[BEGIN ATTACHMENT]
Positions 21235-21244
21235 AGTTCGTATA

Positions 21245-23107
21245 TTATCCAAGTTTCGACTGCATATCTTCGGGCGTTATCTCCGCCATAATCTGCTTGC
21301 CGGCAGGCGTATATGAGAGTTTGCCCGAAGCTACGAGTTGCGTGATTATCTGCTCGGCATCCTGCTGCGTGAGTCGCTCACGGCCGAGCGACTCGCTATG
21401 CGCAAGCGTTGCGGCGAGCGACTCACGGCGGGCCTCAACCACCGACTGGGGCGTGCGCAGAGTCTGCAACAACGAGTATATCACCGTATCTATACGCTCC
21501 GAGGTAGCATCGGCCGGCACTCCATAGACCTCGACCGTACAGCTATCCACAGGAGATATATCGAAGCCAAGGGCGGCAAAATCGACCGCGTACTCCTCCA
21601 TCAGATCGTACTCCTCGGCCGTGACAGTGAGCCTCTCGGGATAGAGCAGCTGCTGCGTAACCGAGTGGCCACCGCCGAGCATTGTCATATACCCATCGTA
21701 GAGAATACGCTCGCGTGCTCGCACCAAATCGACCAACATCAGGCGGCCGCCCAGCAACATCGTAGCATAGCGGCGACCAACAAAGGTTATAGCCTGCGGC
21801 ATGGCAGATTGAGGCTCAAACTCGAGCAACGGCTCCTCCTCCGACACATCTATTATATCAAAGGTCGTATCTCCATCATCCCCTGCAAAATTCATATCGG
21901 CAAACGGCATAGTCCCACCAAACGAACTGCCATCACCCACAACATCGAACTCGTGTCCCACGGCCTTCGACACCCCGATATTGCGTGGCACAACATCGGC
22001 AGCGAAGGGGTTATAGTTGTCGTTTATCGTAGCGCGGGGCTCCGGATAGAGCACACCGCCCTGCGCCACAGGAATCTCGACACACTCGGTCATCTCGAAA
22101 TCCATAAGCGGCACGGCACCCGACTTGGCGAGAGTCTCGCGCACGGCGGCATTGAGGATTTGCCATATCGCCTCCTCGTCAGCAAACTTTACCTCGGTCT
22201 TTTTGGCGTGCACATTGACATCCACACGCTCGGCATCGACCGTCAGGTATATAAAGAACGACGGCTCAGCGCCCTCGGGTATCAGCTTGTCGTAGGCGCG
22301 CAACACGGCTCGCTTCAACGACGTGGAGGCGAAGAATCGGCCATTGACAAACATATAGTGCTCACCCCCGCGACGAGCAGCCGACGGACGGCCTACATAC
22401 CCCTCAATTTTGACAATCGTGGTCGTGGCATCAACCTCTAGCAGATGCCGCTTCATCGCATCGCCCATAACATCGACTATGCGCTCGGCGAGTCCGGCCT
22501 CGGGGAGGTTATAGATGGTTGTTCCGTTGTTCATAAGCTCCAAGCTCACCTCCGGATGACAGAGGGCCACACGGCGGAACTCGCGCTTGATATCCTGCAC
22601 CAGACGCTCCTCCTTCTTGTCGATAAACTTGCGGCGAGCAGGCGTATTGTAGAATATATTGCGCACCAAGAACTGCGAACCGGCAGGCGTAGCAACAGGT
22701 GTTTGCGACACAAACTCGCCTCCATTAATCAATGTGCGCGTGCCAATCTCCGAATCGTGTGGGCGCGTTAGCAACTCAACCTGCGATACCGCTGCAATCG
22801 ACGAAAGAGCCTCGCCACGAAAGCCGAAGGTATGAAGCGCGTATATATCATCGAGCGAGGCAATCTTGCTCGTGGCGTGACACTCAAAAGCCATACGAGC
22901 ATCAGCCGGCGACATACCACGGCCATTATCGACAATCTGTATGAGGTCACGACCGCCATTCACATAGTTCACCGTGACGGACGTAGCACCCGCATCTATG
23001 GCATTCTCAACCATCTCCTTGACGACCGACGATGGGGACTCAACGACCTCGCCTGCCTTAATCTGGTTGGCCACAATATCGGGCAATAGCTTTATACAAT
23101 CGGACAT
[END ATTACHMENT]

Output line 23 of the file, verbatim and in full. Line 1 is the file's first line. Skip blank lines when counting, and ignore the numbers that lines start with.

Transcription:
23101 CGGACAT